I’ve been working through Ursula K. Le Guin’s excellent Steering the Craft: A 21st-Century Guide to Sailing the Sea of Story. I’m on chapter 3 now and I highly recommend it. I’ll be posting my responses to the short exercises she proposes here. Always glad for feedback or comments! (And if you feel inspired to join in – even better!!)
“Chapter 1: The Sound of Your Writing
Exercise 1: Being Gorgeous – Write a paragraph to a page of narrative that’s meant to be read aloud. Use onomatopoeia, alliteration, repetition, rhythmic effects, made-up words or names, dialect – any kind of sound effect you like – but NOT rhyme or meter.” – Steering the Craft, Page 8.
Right after high school I volunteered at our municipal zoo – I used to conduct evening tours for groups spending the night. We’d leave the group at the “sleepover safari pavilion” and then had to walk to our cars through the empty zoo…
Nighttime at the Zoo
Nighttime is the absolute best time in a zoo. And I’m not talking about one of those nights the zoo simply stays open late. No! The magic only conjures forth when the zoo is closed. One has the space and time to enjoy the sights and sounds of an assemblage of animals found nowhere else on Earth. The silhouettes of dozens of different animals against the darkening sky or illuminated by the warm red glow of their heat lamps. The monkeys lean against the chain link fences of their enclosures, tufts of tawny tails sticking through at odd angles: they pause in grooming the silky black hair of their babies and take a good long look at the sunset smear of pink and orange. The smell of exotic manure – not plain old horse manure – but manure aroma with the hint of something extra. What exactly depends on the ungulate: extra moisture, extra miles down special serpentine guts, extra regurgitations, who knows? The elephants fart with abandon, the decibels of their farts echoing across the empty visitor plazas. Nothing stops you in your tracks like a sustained reverberating bluuuuuurph from an elephant bum.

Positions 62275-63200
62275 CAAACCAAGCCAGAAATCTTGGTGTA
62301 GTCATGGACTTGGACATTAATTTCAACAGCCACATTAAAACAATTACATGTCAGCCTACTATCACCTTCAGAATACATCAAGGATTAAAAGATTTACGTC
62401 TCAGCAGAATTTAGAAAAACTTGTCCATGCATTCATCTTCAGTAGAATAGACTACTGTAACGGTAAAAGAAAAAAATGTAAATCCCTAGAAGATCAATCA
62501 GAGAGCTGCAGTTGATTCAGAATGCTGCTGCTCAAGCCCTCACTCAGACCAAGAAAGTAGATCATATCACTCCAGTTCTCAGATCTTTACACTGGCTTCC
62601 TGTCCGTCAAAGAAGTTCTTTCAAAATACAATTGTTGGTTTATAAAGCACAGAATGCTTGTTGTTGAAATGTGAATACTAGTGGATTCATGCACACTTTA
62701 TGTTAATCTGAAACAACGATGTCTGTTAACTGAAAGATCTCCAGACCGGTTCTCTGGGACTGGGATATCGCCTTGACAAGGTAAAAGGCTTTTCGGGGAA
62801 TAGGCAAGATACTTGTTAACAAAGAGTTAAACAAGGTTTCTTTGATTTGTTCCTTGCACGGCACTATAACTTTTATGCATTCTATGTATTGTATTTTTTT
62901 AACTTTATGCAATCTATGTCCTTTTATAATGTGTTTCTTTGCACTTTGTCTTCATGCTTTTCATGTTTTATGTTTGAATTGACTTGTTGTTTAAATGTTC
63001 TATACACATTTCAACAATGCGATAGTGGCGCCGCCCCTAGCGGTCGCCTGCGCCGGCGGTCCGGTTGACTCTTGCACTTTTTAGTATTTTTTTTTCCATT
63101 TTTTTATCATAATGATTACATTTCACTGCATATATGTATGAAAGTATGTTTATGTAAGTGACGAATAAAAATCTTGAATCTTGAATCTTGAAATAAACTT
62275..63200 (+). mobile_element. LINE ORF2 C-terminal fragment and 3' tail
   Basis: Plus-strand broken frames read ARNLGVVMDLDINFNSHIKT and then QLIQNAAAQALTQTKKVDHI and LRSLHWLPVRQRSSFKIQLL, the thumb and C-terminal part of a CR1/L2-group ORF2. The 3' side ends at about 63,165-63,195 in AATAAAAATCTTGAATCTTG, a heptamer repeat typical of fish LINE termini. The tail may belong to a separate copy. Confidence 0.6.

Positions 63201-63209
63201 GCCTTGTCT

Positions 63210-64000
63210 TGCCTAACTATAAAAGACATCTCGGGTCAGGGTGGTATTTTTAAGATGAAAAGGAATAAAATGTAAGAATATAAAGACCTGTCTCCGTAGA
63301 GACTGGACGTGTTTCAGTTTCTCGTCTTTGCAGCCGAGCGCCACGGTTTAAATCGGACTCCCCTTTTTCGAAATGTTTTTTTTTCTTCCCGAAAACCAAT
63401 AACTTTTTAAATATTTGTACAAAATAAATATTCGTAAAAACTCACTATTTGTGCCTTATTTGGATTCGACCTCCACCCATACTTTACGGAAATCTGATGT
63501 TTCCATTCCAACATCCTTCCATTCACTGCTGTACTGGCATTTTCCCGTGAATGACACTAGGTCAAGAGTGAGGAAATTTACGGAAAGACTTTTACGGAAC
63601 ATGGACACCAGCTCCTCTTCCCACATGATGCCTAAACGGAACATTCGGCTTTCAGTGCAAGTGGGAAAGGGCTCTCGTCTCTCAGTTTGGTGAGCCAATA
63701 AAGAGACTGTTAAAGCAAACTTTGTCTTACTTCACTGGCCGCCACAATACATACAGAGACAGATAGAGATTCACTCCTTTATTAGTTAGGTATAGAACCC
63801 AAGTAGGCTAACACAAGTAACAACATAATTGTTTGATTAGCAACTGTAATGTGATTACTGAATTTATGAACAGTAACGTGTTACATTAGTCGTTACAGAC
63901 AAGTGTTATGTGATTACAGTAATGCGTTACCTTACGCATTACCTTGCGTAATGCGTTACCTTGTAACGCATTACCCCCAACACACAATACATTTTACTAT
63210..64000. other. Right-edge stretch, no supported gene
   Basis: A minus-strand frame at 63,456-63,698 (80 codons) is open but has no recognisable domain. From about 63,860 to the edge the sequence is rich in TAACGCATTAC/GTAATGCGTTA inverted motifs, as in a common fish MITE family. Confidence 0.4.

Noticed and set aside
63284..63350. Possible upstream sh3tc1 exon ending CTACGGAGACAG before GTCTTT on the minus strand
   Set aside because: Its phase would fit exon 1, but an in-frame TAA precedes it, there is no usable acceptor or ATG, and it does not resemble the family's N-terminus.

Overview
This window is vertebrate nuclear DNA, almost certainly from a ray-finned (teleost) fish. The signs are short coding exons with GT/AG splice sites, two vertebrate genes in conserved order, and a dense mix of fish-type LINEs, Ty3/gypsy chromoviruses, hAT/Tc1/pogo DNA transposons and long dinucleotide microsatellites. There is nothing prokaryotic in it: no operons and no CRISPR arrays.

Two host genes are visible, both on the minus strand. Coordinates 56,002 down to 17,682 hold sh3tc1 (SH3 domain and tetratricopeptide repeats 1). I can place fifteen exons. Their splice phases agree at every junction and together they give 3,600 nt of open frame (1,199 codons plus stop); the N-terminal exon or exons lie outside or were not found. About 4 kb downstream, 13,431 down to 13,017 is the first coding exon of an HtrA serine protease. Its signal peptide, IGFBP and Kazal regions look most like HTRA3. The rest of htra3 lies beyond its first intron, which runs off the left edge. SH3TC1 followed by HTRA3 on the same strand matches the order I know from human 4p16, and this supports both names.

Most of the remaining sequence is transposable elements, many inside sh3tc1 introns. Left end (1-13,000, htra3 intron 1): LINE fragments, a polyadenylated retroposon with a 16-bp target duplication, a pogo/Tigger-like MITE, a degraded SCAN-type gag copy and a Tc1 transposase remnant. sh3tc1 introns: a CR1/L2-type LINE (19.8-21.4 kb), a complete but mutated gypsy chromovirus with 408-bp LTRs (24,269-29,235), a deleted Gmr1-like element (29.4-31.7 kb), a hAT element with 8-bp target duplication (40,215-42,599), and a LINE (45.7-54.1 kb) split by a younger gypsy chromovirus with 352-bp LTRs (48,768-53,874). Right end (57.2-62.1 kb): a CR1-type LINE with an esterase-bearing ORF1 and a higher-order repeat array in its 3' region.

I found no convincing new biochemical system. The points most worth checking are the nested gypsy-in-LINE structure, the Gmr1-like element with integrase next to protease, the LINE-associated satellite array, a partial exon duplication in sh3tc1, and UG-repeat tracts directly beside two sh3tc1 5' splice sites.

The bats hid all day, wrapped in their thin leather bathrobes, caring not a fie for the surges of disinterested visitors or the sinister suspirations of strollers squeaking towards the orangutan exhibits. They are now active, lurching wing claw over feet on the ceiling of their cage, tipping their heads back to assess the selection of fruit on offer. Ever see a southern wombat do anything but sleep, Buddha belly rising and falling, stubby toes pointed firmly at the sky? Come to the zoo at night and the wombat will be upright, nose in its food bowl.
The wildlife isn’t all contained either. The peacocks scream eiiiiiiiiiiii triumphantly from their roosts high in the eucalyptus trees. Skunks waddle down the deserted paths with purpose, like assistant zookeepers. “Business to attend to, whot whot!” they seem to say. It is not recommended that you attempt to interrupt them; a blast from a skunk butt will make you not want to be with yourself. No one else will want to be with you either, the sulfurous compound lighting lesson-teaching fire to every mucus membrane it meets. Best to let the wild skunks get to their meetings unhindered; even the great cats, the lions and jaguars and tigers, leave them be, knowing the skunks are the perfect bureaucrats of the nighttime zoo.